Rain was imminent and the temperature was dropping, but David Galda was still focused on his fishing line at the edge of a lake in Northfield’s Birch Grove Park.
“I come out here almost every day,” said Galda, of Galloway Township. “They stock river trout in here in November, and I fish all the way until they tell me I can’t. I caught a beautiful one last Tuesday, in 20 mph winds.”
Birch Grove holds a unique place among area parks: a municipal park in the middle of a small suburban community with the lakes and forested trails of county and state parks — and one that is surviving a budget crunch. County grants, which helped build a new walkway that will officially open April 1, have eased the financial pain.
Similar facilities in the region — such as Hammonton Lake Park or the Menantico Refuge in Millville — are either county parks or state wildlife refuges. Many other municipal parks are mostly recreational fields and playgrounds. Even Bridgeton City Park, which also includes forested trails, is located in a less densely populated region than suburban Northfield.
“It’s a real asset for the city of Northfield,” said City Councilman Tim Carew, chairman of the Birch Grove Park committee. “It’s a hidden gem.”
As budget issues continue, municipalities have been losing grants and funding. Vineland recently set fees for usage of recreational fields and rental of bleachers after it was determined that trash removal from its five parks cost more than $700 a week.
In Hamilton Township, officials have an arrangement with recreational leagues that calls for the leagues to do some of the maintenance work in return for first chance at using the fields.
One of the biggest issues, said Hamilton Administrator Mike Jacobs, is that county grants are designated for capital improvements and not regular maintenance.
“As budgets tighten, you have to pick your priorities,” Jacobs said. “But I wouldn’t think that there’s been any reduction in mowing the grass or anything like that. Some of the things that slip are, (for example,) not as much fertilizer being put down.”
State parks have also been facing budgetary issues. In 2011, Gov. Chris Christie, who said the state’s parks costs about $39 million each year but generate only about $8 million in revenue, pushed a plan to privatize certain aspects of park operations, as well as increase fees.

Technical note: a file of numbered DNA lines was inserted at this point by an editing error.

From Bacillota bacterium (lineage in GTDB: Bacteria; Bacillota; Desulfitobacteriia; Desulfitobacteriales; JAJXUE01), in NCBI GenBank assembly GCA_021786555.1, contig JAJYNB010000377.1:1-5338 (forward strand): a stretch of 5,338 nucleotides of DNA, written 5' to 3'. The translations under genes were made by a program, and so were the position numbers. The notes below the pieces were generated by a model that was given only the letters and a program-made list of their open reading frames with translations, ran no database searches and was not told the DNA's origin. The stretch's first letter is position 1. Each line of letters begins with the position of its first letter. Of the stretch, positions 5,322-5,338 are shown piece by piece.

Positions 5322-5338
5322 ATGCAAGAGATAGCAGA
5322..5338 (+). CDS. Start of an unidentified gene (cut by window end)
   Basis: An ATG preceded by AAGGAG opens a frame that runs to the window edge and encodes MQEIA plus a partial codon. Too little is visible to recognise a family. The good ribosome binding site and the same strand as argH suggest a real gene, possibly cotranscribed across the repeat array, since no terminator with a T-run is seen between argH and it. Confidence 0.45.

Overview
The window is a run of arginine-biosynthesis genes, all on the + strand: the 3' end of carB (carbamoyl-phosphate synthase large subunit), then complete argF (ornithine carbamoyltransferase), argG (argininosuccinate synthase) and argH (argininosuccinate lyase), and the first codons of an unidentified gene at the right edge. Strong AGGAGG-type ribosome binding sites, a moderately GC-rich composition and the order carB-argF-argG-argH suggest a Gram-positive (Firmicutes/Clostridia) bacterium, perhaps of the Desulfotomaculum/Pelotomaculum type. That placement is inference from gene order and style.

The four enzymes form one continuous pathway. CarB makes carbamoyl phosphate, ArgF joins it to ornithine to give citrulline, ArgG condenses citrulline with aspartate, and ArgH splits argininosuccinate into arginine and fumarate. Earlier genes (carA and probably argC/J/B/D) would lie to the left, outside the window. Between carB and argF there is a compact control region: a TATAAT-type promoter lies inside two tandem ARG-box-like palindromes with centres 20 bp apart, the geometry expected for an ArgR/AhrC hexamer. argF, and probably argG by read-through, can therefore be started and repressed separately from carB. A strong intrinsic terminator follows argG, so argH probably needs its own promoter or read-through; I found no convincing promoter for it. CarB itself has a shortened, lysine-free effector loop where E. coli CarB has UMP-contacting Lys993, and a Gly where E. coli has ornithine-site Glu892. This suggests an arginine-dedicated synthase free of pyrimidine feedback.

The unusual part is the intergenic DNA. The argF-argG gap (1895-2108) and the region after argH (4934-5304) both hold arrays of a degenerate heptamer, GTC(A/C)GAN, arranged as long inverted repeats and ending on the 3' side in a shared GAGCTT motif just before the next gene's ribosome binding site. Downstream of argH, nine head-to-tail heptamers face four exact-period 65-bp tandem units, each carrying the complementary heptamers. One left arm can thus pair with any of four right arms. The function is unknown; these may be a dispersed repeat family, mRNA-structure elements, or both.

Over the years at Birch Grove, there have been occasional controversies over things such as the small zoo that was once on the site, the construction of a snack bar/meeting room, and, said Mayor Vince Mazzeo, the possibility of the park being taken over by the county — although accounts differ on whether those were just hypothetical discussions or whether the takeover was ever a real, viable idea.
Carew, for one, would not even hear of it.
“It’s deeded that way, to the residents and children of the city, with all intentions of it being a city-owned park,” Carew said. “Ask the generations of people who say they went fishing in Birch Grove Park, played on swings at Birch Grove Park,” Carew said.
City fathers, he said, “had the foresight to see what an asset it could be for the city. There’s nothing else like it around.”
The 270-acre park has its origins in a lost industry of South Jersey — brickmaking.
Joyce Pullan, projects director with the Northfield Cultural Committee, said the park was once the site of a brickyard owned by a branch of the Somers family. The clay pits, filled with water after being excavated, were the reason the series of lakes in the park ended up in their odd, fanned-out configuration.
“The clay was very good at making ‘colonial red’ brick,” Pullan said. “The brick was used all over the county and in other states. But the brick business hit a slump during the Depression, and it sat idle until the city acquired the property (in the 1950s) when it went into foreclosure.”
The park’s development over the past 10 years has not been smooth. Removal of the remnants of the small zoo to build a picnic area led to discussions about upgrading the snack bar building into a multiuse park center — which was eventually built using about $300,000 in Atlantic County Open Space funds.
While that number drew attention in a town with a then-median assessed value of a home of about $243,000, defenders said the money — part of a $6.6 million grant approved by the county freeholders for open space projects throughout the county — had to be used or lost.
Another Community Development Block Grant for about $50,000 from the Atlantic County Improvement Authority helped build the new walkways that stretch along the lake and allow handicapped access to the trails.
The trails will be the biggest change visitors see when the snack bar and picnic area open April 1.
“The whole idea of upgrades to the walkway and the park center, and maintaining the character of the park, that’s what the goal was,” Mazzeo said.
For Anna Lazos, of Egg Harbor Township, and Alina Afonina, of Galloway Township, Birch Grove is a place where they could bring their kids to the playground, as they did Monday, but also one where they could find a piece of wilderness in the middle of a suburb.
“It’s closer to nature, I guess,” Lazos said. “If the kids get bored, we can go walk around the lake and woods. … And it’s protected. There are always workers here, and you don’t feel like you’re in danger. I’m usually by myself with three kids, and I don’t feel scared in the woods. And it’s a big trail — you can get lost in there.”
Mazzeo added that “some people have different ideas about the park, like that it should be taken over by the county. Through the years, there have been discussions by other councilpeople. … But as long as I’m mayor, I feel Birch Grove Park should be part of Northfield. I grew up with Birch Grove Park as a Northfield facility — and that’s the way I look at it.”
Contact Steven Lemongello:
Follow @SteveLemongello on Twitter